French Lessons: Oh, la vache!
So drawing une vache is admittedly far more complicated than un trombone, but in my continued effort to teach you words while I practice my Illustrator skills, I went for it (and I’m not trying to deny using an image to help trace my cow – it still wasn’t easy). Maybe one day I’ll be skilled enough to give him an eye, but for now, he – or rather she (the word ‘cow’ is feminine en français) – is what she is, Oh, la vache! This has quickly become one of my favorite French phrases. Une vache is literally a cow, and c’est la vache would mean, “it’s a cow.” But Oh, la vache is this wonderful phrase which I suppose would mean “Holy Cow!” but unlike that phrase which feels like it was popular when I was in 4th grade, Oh, la vache is something you’ll hear regularly come out of the mouths of Frenchies of all ages. It could be used in a situation where you’d say “Oh my god!” but it also has a bit of a more mundane essence to it as in “my, oh, my.”
Today in Paris it’d be fair to say, “Oh, la vache! This weather SUCKS!”.
April 17, 2012 at 12:24 pm //
Nice cow Anne, and thanks for the lesson. ;)
April 17, 2012 at 12:34 pm //
Ha, good one! Just heard my colleague say it!
April 17, 2012 at 1:11 pm //
Definitely one of my fav’s.
April 17, 2012 at 2:46 pm //
Ha, I love this! Oh, la vache!
Buckle Button Zip
April 17, 2012 at 4:00 pm //
Any phrase in French sounds better. I wonder how they say, “WTF” or the equivalent? Just curious.
Prêt à Voyager
April 17, 2012 at 4:02 pm //
Laura, Merde or Putain will work for WTF. Or Oh la, vache! really.
Here’s a fun video all about “putain” http://www.youtube.com/watch?v=GSeaDQ6sPs0
April 18, 2012 at 1:22 am //
haha it’s so funny when my French friends say “HHoh la vaaaache!” with the H before the Oh!
very stylish cow :) Excited for next week’s French word!!
April 28, 2012 at 6:16 pm //
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May 8, 2012 at 11:32 pm //
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February 23, 2013 at 10:22 am //
You can also have ‘vachement’ as an informal synonym for ‘ vraiment’, as in ‘il est vachement beau, ce mec’. (That guy’s really good looking)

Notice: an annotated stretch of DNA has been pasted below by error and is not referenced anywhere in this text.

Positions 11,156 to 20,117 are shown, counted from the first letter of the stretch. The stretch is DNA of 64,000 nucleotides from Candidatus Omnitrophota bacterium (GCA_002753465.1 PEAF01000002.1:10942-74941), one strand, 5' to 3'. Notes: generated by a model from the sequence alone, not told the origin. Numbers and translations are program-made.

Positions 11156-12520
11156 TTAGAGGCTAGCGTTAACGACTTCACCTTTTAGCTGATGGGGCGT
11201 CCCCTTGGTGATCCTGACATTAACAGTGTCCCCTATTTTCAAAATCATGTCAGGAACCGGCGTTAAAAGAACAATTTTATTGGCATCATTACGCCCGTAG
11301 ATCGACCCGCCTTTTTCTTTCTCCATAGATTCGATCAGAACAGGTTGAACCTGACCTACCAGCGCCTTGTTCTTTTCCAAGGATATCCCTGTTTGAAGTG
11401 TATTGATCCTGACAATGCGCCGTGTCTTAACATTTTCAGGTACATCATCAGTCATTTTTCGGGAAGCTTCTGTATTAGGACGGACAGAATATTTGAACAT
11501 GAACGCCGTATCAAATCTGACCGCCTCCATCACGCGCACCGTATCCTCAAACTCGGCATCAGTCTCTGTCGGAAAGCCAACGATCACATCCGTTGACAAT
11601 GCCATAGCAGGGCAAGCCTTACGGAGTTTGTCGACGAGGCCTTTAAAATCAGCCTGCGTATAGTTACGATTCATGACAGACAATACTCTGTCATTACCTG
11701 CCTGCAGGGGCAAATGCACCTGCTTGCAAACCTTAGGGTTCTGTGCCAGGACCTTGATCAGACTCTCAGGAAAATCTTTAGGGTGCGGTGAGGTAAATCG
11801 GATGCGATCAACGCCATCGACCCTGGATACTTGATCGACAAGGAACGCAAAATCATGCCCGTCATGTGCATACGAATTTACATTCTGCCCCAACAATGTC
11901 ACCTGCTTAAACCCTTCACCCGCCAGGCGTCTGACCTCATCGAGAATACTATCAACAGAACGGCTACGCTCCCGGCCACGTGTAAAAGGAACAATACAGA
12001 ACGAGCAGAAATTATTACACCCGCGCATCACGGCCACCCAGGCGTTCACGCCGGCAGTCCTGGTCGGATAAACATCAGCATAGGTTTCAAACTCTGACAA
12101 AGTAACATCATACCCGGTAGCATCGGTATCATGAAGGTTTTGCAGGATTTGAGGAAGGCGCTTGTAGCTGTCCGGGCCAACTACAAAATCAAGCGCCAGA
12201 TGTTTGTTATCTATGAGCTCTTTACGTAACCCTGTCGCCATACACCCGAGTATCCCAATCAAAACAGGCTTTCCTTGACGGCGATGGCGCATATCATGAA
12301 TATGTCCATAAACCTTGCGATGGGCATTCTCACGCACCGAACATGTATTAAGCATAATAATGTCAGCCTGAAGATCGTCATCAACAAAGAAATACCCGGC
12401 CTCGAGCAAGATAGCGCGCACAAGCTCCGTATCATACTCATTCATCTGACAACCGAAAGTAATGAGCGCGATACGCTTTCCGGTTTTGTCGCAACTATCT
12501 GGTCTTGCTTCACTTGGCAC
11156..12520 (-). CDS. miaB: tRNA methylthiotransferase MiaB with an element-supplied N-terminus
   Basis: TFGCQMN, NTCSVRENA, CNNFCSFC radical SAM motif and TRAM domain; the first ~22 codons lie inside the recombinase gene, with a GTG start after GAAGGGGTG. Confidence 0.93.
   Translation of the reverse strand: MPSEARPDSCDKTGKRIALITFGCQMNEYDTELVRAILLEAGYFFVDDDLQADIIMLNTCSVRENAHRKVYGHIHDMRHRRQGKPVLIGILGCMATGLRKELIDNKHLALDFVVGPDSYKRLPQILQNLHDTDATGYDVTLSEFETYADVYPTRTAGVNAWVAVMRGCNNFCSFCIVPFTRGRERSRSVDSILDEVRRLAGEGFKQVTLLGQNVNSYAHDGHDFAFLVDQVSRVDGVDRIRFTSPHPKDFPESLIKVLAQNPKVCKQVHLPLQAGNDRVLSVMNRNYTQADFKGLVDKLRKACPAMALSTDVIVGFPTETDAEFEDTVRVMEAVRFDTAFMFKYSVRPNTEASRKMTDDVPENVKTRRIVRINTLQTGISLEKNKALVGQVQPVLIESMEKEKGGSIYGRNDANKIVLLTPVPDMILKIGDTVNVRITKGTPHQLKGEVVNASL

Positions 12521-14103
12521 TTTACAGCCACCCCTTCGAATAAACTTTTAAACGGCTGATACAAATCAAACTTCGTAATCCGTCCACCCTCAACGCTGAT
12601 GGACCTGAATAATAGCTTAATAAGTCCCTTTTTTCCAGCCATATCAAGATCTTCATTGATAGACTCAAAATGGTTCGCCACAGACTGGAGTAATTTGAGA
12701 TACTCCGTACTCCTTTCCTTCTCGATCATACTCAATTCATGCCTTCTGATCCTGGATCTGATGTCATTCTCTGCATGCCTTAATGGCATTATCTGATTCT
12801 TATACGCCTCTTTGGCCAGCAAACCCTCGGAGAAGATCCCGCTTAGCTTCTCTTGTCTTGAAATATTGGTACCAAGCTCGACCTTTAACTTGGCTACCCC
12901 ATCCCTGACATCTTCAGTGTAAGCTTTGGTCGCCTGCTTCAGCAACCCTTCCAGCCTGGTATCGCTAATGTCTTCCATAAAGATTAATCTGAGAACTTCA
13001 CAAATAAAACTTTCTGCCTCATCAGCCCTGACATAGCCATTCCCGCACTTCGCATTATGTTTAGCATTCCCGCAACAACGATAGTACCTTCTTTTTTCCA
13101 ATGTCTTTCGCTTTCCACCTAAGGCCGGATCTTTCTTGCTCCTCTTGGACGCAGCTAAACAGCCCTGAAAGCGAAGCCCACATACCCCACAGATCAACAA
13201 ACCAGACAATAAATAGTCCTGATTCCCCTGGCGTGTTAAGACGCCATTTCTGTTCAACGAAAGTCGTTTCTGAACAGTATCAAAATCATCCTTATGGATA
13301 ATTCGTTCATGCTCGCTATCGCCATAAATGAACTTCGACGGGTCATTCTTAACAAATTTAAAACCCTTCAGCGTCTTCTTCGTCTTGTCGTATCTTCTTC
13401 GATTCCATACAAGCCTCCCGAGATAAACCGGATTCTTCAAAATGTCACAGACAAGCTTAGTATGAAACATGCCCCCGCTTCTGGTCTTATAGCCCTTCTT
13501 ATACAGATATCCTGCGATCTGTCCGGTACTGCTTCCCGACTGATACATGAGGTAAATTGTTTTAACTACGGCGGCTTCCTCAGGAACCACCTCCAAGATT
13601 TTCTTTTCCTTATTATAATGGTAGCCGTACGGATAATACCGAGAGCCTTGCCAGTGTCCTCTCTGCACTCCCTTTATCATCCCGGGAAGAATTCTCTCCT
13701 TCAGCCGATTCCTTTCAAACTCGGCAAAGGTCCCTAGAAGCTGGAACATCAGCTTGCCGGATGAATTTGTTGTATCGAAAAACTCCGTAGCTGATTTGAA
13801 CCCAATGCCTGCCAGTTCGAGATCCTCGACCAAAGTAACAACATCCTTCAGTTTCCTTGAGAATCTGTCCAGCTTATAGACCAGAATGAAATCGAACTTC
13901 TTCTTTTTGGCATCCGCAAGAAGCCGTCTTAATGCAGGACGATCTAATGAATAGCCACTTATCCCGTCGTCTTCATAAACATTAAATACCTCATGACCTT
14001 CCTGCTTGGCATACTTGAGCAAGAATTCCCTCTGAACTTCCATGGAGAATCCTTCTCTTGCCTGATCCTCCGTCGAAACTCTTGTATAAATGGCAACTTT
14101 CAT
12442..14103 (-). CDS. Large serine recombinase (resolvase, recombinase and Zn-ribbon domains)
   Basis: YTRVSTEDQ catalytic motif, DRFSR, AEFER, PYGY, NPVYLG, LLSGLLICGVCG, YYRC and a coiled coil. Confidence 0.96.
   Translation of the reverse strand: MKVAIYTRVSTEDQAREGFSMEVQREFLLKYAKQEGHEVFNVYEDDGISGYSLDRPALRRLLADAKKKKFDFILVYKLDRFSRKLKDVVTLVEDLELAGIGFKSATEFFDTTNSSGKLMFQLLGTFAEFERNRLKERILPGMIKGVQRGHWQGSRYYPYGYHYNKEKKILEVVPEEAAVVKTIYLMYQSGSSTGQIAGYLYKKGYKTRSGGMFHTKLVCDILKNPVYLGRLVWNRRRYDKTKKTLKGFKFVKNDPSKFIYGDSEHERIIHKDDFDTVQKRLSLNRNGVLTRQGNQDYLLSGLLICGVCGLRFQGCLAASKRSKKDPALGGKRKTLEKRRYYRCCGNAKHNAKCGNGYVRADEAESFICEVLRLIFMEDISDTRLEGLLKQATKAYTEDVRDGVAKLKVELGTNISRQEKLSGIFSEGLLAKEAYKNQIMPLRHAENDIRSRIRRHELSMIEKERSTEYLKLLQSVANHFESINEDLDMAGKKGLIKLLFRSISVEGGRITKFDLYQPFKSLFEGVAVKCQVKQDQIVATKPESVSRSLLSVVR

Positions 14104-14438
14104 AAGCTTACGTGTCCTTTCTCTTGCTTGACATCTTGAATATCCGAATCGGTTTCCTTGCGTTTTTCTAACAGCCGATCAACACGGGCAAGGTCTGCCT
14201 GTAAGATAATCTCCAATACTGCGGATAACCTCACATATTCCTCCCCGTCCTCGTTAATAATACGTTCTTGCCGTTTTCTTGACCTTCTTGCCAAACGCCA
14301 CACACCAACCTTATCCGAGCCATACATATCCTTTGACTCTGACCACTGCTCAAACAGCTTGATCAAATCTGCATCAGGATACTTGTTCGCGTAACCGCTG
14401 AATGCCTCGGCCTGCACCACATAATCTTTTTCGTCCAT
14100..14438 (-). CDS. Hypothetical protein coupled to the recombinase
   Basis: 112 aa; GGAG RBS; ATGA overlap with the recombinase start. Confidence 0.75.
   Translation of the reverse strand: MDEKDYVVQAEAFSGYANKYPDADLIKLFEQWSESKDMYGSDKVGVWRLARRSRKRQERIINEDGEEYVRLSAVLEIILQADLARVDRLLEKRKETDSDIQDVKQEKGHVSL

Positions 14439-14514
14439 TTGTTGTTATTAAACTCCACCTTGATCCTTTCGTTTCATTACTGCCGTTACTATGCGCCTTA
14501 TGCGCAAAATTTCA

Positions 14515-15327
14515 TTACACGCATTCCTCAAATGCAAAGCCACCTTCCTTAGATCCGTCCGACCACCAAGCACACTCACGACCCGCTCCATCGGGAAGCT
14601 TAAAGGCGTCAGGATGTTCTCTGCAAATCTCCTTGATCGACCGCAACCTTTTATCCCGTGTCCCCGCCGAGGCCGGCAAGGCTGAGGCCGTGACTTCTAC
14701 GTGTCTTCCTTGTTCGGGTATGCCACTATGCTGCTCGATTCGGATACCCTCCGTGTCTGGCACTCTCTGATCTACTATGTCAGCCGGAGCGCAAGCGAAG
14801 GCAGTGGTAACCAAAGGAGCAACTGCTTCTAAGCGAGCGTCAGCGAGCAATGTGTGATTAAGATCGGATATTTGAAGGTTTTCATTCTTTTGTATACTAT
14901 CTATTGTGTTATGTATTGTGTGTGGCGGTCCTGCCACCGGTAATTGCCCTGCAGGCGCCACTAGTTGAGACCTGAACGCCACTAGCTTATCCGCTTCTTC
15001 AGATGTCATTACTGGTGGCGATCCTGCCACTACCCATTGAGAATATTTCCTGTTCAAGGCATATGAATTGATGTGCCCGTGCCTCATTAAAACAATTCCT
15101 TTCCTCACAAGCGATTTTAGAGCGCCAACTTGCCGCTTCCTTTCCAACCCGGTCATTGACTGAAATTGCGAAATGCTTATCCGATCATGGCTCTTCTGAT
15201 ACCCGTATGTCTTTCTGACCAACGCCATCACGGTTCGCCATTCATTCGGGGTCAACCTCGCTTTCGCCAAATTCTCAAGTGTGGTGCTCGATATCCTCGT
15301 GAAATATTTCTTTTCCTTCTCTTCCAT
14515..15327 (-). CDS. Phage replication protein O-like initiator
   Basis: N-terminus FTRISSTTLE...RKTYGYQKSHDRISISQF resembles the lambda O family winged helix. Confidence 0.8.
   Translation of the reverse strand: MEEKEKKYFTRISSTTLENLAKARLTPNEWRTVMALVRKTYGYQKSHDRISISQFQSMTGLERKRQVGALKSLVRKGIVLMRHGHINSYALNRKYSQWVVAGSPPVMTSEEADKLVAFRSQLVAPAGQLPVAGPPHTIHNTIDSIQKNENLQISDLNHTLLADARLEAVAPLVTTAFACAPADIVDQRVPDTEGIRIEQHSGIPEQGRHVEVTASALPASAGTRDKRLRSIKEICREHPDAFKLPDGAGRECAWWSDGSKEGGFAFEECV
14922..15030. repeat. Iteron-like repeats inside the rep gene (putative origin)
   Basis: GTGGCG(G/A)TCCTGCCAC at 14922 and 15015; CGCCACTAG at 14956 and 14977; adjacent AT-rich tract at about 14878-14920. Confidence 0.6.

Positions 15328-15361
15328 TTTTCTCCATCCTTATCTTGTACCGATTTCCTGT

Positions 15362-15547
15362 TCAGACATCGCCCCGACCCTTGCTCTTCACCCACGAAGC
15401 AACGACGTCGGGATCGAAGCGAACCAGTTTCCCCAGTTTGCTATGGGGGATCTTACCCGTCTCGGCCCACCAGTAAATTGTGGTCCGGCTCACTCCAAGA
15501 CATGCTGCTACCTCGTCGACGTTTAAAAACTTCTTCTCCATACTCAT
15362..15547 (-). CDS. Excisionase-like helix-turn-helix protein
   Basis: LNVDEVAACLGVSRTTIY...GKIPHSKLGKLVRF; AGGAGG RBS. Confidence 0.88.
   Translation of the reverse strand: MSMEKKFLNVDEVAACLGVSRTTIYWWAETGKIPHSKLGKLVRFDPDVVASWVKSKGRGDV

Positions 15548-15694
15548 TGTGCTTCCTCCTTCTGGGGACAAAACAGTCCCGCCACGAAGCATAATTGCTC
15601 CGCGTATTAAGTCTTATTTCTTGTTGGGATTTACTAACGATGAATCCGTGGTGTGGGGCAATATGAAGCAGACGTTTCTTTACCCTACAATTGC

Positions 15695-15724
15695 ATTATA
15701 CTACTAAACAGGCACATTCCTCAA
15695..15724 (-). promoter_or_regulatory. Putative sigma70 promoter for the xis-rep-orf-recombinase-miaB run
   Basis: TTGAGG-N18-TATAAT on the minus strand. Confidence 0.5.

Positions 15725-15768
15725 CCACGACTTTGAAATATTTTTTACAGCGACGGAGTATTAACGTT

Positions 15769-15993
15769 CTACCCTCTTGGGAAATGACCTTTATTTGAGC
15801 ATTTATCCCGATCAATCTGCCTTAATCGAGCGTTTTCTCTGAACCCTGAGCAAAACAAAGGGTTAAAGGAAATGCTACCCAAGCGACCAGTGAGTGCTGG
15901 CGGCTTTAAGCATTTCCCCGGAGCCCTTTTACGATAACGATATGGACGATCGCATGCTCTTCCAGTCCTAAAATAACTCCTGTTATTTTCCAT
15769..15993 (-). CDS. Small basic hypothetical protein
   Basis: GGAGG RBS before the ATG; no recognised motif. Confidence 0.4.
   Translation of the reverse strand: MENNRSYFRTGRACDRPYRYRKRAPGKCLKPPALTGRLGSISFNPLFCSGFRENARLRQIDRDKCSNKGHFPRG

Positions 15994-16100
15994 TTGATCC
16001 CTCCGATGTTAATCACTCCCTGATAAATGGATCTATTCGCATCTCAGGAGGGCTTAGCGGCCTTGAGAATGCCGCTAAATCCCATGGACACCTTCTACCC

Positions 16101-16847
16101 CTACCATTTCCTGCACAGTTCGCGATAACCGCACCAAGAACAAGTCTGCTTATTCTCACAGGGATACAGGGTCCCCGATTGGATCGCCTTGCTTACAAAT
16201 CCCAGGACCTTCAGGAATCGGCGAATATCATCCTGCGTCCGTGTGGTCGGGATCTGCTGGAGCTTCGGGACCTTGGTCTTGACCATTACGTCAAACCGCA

February 23, 2013 at 10:34 am //
Thanks for the great tip, Bristol! … Franchement is another word that makes me laugh, and just feels so French… I do hope I meet a “mec qui est vachement beau bientôt!” :)
April 25, 2014 at 9:42 am //
✯ Thank you very much ✯
I really wanted to know what my collegues were going on and on about, as I am currently working in Angers, which is near Nantes. ♥
Actually, I read that the expression derives from a woman washing her clothes and one of them falling into the bassin again, upon which she shouted “Au Lavache!”. Is that true?
Check out my blog: ✿ http://you-may-be.blogspot.fr/ ✿
January 15, 2015 at 3:36 pm //
Just heard someone say this on RTL!
November 30, 2016 at 7:29 am //
I had the feeling when I heard someone react with “Oh, la vache” to an assertion by a third person, that it was as if to say “Oh that’s a big one (as in ‘a big lie’). Is it possible in that context that “Oh, la vache” could be used that way?
April 3, 2017 at 6:47 pm //
Casse-toi is currently my favorite, parceque raisons.
Robert Pierson (student of French History - Sorbonne Diploma
July 19, 2020 at 7:30 am //
Much nonsense spoken about this term – all too folksy.
The saying “Oh la vache” comes from the Franco-Prussian War 1870/2.
The word vache, in this context, is a mistranslation and a distortion from the German “Wache”. How did this arise? Well, the Prussians set up check points around Paris which were called watches (as in watch tower). French people, referring to these would call them Vaches…which was, also, pejorative and led to the expression becoming a kind of expletive.
This has nothing whatsoever to do with “Holy Cow”.
August 3, 2020 at 7:47 am //
Thanks for the background intel! I was not attempting to share the history of the word, yet to share the closest parallel to those who hear the word in conversation.